• Hygiene issues: Masks, when used by the general public, are considered by scientists to pose a risk of infection because the standardized hygiene rules of hospitals cannot be followed outside of the that setting. This effect will no doubt be particularly pronounced in a large class of young children managed by a single teacher.

What about the potential benefits – are masks working?

Wearing a cloth or surgical mask to prevent viral transmission has been compared to putting up a chicken wire fence to prevent mosquitoes from entering a garden. The virus has a size of 1/10,000 mm and can easily pass through medical or cloth masks with each inhalation and exhalation

For example, aerosols, the primary mode of transmission of the virus, will go straight through the cloth pores of masks.

A recently published large Danish study comparing mask wearers and non-mask wearers in terms of their infection rates with Covid-19 could not demonstrate any statistically significant differences between the groups.

The evidence, which continues to build, is that masks are not helpful in stopping the spread of the virus. (See: https://www.pandata.org/infobank-masks/)

What are the risks of the virus for children and those around them?

Children are at very low risk themselves from Covid-19.
(Source: Lancet and BMJ)

Children do not pose high risks to others.
(Source: BMJ, Acta Pediatrica)

Research has shown most children are immune to the disease.
(Source: Gavi).

Also see: “Why are we vaccinating children against COVID-19”

Can a child transmit a disease they do not have?

The chances of asymptomatic transmission between, for example, two children who are well enough to be at school is extremely low. The evidence that Covid-19 could be spread by people without symptoms is very weak and came from a single case report which was later debunked when reports showed that at the time of contact the so-called asymptomatic woman, was found to be taking medication for flu (so was in fact not an asymptomatic case at all).

In other evidence, a study of 10 million people in China found no asymptomatic transmission of the Covid-19 virus.

A note about medical masks and adult work settings

As most people are aware, surgeons, dentists, and certain nurses have worn surgical masks in various highly specialized and well-supported workplace settings for many years. These very specific occupational settings have been used to argue for the general masking up of children in schools around the world.

Masks are used in surgical settings to prevent body fluids (such as sweat or spittle) from the surgeon or operating staff from being transmitted onto a patient’s open wounds or to prevent blood or other body fluids from shooting up into the surgeon’s face from a surgical incision.

In these settings, surgeons wearing masks are highly supervised, including via strict hospital and medical protocols. These highly skilled staff also have the autonomy and awareness to ensure they take mask breaks when safety requires. Indeed, it should be noted that such medical professionals do not wear their face coverings all day every day, as children currently are being made to in some schools.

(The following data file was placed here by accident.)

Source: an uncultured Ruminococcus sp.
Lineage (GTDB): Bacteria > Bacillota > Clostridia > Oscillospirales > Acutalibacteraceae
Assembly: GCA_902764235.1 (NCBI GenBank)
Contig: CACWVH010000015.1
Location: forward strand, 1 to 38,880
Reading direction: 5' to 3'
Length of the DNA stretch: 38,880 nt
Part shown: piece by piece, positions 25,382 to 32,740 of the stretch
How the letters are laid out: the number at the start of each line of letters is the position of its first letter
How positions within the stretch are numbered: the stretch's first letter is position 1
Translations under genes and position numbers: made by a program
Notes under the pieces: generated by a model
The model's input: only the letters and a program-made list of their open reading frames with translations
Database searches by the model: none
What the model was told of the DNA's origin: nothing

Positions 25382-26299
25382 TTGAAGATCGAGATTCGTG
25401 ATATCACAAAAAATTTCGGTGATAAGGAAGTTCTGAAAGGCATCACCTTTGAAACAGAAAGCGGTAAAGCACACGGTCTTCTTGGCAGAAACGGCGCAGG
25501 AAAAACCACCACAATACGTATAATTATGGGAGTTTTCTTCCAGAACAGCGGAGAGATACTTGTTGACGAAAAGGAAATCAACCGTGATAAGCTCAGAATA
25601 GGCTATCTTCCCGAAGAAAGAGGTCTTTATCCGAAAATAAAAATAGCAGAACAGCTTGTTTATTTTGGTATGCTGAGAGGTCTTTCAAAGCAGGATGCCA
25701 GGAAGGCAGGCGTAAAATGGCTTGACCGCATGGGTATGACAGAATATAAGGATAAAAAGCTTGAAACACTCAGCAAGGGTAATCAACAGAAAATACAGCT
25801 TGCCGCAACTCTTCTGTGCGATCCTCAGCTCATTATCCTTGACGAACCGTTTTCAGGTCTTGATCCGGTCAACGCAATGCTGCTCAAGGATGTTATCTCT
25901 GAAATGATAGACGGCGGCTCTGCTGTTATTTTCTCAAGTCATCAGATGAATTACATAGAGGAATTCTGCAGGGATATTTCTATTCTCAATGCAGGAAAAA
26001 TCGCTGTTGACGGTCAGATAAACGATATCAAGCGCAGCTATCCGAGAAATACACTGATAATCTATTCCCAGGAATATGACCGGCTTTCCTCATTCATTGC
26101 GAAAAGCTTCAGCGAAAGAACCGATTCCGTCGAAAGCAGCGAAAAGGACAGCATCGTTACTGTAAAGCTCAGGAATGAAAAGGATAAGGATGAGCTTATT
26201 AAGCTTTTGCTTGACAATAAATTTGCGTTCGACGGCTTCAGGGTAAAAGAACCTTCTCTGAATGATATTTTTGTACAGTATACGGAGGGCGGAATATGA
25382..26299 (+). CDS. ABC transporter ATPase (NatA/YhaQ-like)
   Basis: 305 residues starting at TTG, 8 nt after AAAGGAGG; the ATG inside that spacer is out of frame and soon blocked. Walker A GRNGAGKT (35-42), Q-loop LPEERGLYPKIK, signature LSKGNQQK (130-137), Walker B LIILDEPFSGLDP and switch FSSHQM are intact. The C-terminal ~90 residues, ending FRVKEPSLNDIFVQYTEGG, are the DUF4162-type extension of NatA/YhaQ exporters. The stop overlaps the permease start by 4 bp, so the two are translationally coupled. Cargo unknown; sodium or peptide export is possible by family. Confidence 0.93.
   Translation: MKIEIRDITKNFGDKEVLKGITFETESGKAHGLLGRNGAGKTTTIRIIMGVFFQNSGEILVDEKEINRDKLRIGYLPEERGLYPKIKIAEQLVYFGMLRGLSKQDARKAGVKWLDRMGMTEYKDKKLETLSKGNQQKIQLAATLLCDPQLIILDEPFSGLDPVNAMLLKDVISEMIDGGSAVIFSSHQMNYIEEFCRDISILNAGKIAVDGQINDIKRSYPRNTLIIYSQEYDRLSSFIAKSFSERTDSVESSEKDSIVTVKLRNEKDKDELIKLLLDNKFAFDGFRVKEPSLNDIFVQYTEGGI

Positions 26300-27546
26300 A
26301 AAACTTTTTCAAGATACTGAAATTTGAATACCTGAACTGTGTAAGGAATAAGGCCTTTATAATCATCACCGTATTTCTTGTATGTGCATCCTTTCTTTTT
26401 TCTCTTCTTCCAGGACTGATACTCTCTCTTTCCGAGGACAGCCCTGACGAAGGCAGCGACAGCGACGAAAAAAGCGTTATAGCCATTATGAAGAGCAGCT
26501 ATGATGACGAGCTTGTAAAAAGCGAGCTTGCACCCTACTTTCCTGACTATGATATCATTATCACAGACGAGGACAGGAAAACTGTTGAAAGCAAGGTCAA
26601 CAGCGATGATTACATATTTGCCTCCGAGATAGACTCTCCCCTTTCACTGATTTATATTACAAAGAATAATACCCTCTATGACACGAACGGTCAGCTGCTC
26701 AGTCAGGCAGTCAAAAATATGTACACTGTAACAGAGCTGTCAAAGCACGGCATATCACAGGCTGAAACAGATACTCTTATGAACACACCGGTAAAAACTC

Children are not mini-adults and these very specialized workplace settings should not be used as an argument to mask up all children constantly, on every school day.

To extrapolate from these very specific, highly controlled adult work settings to the most general child-centered settings such as schools is not appropriate and places children’s health at risk.

Conclusion

In view of the associated risks, mandates being seen around the world for children in schools to wear constant nose and mouth coverings are disproportionate to the risk of Covid-19 to healthy children and school staff as well as to the risk posed by so-called asymptomatic (ie healthy) children to other vulnerable children or vulnerable school staff.

In law, the excuse of “I was just following orders,” may not be enough to provide schools with protection from civil and criminal actions – not to mention moral responsibility – in the event of a child suffering harm as a consequence of mask-wearing.

Potential harms can largely be avoided through a culture of compassion that respects human rights and individual choice. Schools should return to the age-old, tried and tested advice to parents of keeping children at home when they are ill and coaching children to sneeze and cough into their elbows.

Where masks are uniformly mandated in schools, there is a need for governing bodies and boards to urgently review their approach and consider adopting voluntary mask systems that recognize the value of common sense, science, and personal choice.